OBJECTIVES: Overuse of telemetry among hospitalized patients results in poor patient care and wasted health care dollars. Guidelines addressing telemetry use have been developed by the American Heart Association (AHA) and are effective when applied to specific clinical practices and high-value care. The purpose of our intervention was to facilitate more effective utilization of telemetry in our hospital. We aimed to reduce patient days on telemetry through use of AHA guideline criteria for telemetry.
STUDY DESIGN: We used Plan-Do-Study-Act cycles with chart review for pre- and postintervention measurement collection.
METHODS: We included patients hospitalized at The Brooklyn Hospital Center on inpatient general medical wards from January 1, 2017, through July 31, 2018. The intervention consisted of a standard process of reviewing patients on telemetry based on AHA guidelines, educating teams on the guidelines, and changes to telemetry order sets. The primary outcome measured was the total number of days that patients remained on telemetry. Secondary measures included the daily number of telemetry downgrades and total number of patients on telemetry. Diagnosis-related group and case mix index were also noted.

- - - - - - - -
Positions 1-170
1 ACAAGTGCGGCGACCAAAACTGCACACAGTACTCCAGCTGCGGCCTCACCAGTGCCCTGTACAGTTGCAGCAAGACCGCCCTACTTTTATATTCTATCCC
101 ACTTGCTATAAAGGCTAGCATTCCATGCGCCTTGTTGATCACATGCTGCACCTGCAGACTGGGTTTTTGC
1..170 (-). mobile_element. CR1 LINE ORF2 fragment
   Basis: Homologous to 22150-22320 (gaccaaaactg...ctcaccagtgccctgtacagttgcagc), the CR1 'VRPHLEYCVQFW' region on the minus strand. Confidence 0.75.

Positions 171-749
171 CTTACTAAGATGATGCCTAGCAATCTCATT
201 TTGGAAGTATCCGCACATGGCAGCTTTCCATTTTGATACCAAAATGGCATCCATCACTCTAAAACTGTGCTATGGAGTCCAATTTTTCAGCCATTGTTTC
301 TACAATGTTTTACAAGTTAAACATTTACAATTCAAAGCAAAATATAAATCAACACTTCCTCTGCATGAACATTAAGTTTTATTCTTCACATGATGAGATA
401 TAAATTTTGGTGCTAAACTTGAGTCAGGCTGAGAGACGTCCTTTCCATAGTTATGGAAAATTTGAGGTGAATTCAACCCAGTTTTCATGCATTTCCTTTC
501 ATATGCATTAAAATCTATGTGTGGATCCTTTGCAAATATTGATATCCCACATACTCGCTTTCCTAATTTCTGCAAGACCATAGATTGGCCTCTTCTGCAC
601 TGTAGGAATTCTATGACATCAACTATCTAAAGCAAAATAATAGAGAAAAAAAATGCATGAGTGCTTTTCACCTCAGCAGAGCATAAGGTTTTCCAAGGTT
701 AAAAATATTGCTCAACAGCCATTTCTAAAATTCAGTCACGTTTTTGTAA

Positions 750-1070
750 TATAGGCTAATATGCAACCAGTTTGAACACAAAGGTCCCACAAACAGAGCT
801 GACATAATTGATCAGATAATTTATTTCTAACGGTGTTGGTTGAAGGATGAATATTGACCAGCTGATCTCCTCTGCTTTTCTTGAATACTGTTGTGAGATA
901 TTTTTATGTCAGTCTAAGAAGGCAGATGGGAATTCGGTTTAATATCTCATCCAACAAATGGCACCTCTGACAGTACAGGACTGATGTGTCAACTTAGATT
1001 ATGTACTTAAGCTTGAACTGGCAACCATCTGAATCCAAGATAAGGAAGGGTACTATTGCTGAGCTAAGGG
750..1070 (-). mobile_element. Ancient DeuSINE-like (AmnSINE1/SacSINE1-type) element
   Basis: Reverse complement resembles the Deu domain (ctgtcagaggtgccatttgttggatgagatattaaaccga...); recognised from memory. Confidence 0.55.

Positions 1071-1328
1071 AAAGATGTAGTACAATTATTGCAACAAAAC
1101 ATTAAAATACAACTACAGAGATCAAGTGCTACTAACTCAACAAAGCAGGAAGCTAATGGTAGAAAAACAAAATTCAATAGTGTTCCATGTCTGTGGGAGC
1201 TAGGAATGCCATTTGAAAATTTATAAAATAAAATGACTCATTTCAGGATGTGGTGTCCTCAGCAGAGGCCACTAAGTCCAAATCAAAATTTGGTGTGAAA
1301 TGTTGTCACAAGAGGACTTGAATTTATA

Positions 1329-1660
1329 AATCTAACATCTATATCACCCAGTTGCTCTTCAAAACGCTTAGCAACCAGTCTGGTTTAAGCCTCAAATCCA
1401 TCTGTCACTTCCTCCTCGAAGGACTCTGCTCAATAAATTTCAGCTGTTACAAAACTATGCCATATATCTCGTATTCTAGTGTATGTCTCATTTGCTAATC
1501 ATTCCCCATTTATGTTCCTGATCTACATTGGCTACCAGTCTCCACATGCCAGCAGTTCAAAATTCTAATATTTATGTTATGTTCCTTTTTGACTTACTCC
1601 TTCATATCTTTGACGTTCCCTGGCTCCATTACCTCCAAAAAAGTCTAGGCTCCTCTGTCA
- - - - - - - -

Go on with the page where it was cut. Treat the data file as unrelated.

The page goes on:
RESULTS: Patient average days on telemetry changed from 7.20 days preintervention to 3.51 days post intervention (P < .0001). The number of patients on telemetry with a diagnosis meeting AHA guidelines for telemetry increased.
CONCLUSIONS: The stated intervention resulted in more effective use of telemetry, evidenced by fewer patient days on telemetry and increased numbers of patients on telemetry meeting AHA guidelines for telemetry.
- IN-HOSPITAL SETTINGS
- SCIENTIFIC STATEMENT
- PRACTICE STANDARDS